Unemployment Rate Explained Simply

change this text

The Unemployment Rate explained simply.

The Unemployment rate gives us a picture of the strength of the American economy. If there is high unemployment one can expect consumer spending to fall, so there is a ripple effect to this very important measurement. Unemployment will affect spending and often the pricing of goods and services such as furniture, appliances and autos, etc. When unemployment falls it can put pressure on wages.

It is helpful to understand how unemployment is calculated and measured. There is the Establishment Report Survey which samples employees across the country on the state of their payroll. They also utilize the Current Population Survey where ~60,000 households are asked work questions looking for trends. The Bureau of Labor Statistics calculations start with the smallest measure of unemployment and then broaden their definition with six distinct measures of Unemployment.

BLS Statistics:

    U-1 – Unemployed 15 weeks or longer.

    U-2 – U-1 plus workers that have completed temporary work or recently lost their jobs.

    U-3 – U-2 plus U-3 give us the official unemployment rate, the total unemployed as a percentage of the civilian labor force.

    U-4 – The total of unemployed (U-3), plus the total of discouraged workers – those who have given up looking for work because they do not think there are jobs available.

    U-5 – The total of unemployed (U-3), plus discouraged workers (U-4), plus all those “marginally attached” to the labor force – those unemployed who would like to work but have not looked for work recently.

    U-6 – The total of unemployed (U-3), plus discouraged workers (U-4), plus marginally attached workers (U-5), plus part-time or underemployed workers who want to work full-time but cannot because of economic reasons.

U-3 is often used as the most popular measurement for getting a sense of trends. Let us look at some definitions and how they work.

The civilian non-institutional population is US civilians, 16 or older, who are not in an institution, such as criminal, mental, or other types of facilities, or an active- duty military personnel.

The civilian labor force is US residents, 16 years old or older, that is not employed by any government or military institution, and either employed or unemployed.

The Labor Force Participation Rate measures the active workforce of an economy. The formula to measure the participation rate is the sum of all employed workers and those actively looking for work divided by the total noninstitutionalized civilian working age population.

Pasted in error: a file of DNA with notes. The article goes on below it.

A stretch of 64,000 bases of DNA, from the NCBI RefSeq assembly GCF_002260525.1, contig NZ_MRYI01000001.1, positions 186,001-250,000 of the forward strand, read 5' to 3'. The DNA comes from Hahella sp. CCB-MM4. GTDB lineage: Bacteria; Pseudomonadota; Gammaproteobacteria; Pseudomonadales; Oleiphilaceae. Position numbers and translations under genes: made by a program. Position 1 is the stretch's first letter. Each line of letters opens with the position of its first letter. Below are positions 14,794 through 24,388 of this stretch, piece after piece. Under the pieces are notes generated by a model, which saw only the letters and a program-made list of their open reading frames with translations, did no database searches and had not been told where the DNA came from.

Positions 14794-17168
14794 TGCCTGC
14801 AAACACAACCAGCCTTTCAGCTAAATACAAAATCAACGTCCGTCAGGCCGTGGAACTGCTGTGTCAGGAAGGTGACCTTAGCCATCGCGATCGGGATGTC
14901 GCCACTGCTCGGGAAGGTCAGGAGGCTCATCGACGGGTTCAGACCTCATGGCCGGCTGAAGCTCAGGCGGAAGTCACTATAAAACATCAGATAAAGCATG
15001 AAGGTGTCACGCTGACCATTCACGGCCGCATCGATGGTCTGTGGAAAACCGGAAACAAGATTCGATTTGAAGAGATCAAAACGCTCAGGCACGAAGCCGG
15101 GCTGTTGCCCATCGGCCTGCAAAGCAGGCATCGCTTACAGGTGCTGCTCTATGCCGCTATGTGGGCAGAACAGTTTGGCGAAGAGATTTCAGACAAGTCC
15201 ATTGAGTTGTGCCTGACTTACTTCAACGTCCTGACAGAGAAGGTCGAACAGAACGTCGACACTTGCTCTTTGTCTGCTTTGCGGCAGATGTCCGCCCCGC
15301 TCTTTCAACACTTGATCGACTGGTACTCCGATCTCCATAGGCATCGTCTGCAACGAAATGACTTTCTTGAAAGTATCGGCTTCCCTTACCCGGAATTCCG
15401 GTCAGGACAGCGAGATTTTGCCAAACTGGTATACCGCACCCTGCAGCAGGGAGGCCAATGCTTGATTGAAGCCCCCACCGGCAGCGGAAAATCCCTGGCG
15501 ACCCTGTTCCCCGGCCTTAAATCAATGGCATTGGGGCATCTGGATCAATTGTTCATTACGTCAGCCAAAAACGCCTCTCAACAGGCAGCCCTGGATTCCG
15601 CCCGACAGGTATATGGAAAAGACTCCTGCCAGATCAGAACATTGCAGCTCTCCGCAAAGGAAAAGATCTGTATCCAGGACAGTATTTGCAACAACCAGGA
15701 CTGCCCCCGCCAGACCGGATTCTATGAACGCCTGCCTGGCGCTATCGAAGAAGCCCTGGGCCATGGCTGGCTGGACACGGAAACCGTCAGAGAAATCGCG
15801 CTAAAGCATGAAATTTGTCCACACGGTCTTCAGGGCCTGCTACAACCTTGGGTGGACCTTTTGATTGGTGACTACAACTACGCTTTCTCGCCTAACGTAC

Not in the labor force represents people who are not working or looking for work. For example, retired people, stay-at-home moms, and students are not part of the labor force. Discouraged workers who would like a job but have given up looking are not in the labor force. You must be available, willing to work, and have looked for a job recently to be considered part of the labor force.

The Causes of Unemployment:

Frictional Unemployment-Frictional unemployment is always present in an economy. It comes from temporary transitions that workers make when moving from job to job looking for a job that more precisely matches their skills, or because of a move to a new place, or change in the family situation, or for better pay. It is also a reflection of new or returning workers into the labor force (e.g., graduating college students or the kids have grown and moved out of the house and have decided to rejoin the marketplace).

Frictional unemployment may also be the result of employers refraining from hiring or laying off workers for reasons unrelated to the economy.

Structural Unemployment-Structural unemployment is created when there is a gap in the demographic or industrial makeup of a local economy. For example, structural unemployment can be high in a place where there are technically advanced jobs available but the workers in that area lack the skills to perform them, or conversely, in a locale where there are workers available but no jobs for them to get hired for.

Advances in new technologies can cause a decline in mature industries, which then must drop workers to stay competitive. For example, the U.S. newspaper industry. Many newspaper editors, writers and production workers have lost their jobs over the past fifteen years as web-based advertising surpassed newspapers’ traditional sources of revenue, and circulation declined as more consumers got their news from the Internet. Laid-off journalists, printers, deliverer people, etc., all increased the structural unemployment numbers.

Another example is small family farmers, whose farms cannot match the economic power of wealthy agriculture businesses. Scores of farmers left the land and entered the workforce. When they fail to find jobs, they add to the structural unemployment statistics, as do factory workers whose employers have moved operations to low-wage countries like China.

Cyclical Unemployment-Cyclical unemployment occurs when there is not enough demand for goods and services in the economy to be able to provide jobs for everyone that is looking for one. According to Keynesian economics, it is a natural result of the boom-and-bust business cycles embedded in a capitalist system. When businesses contract during a recessionary cycle, workers are let go and unemployment rises.

When unemployed consumers have less money to spend on goods and services, businesses must contract even further, causing more layoffs and more unemployment. The cycle continues to spiral downward unless and until the situation is improved, usually requiring some form of government intervention.

The Unemployment Rate has a ripple affect on the economy as a whole and should be watched as trends, and once a trend is violated figuring out why and how long it might last. It is an important statistic.

LEAVE A REPLY

Please enter your comment!
Please enter your name here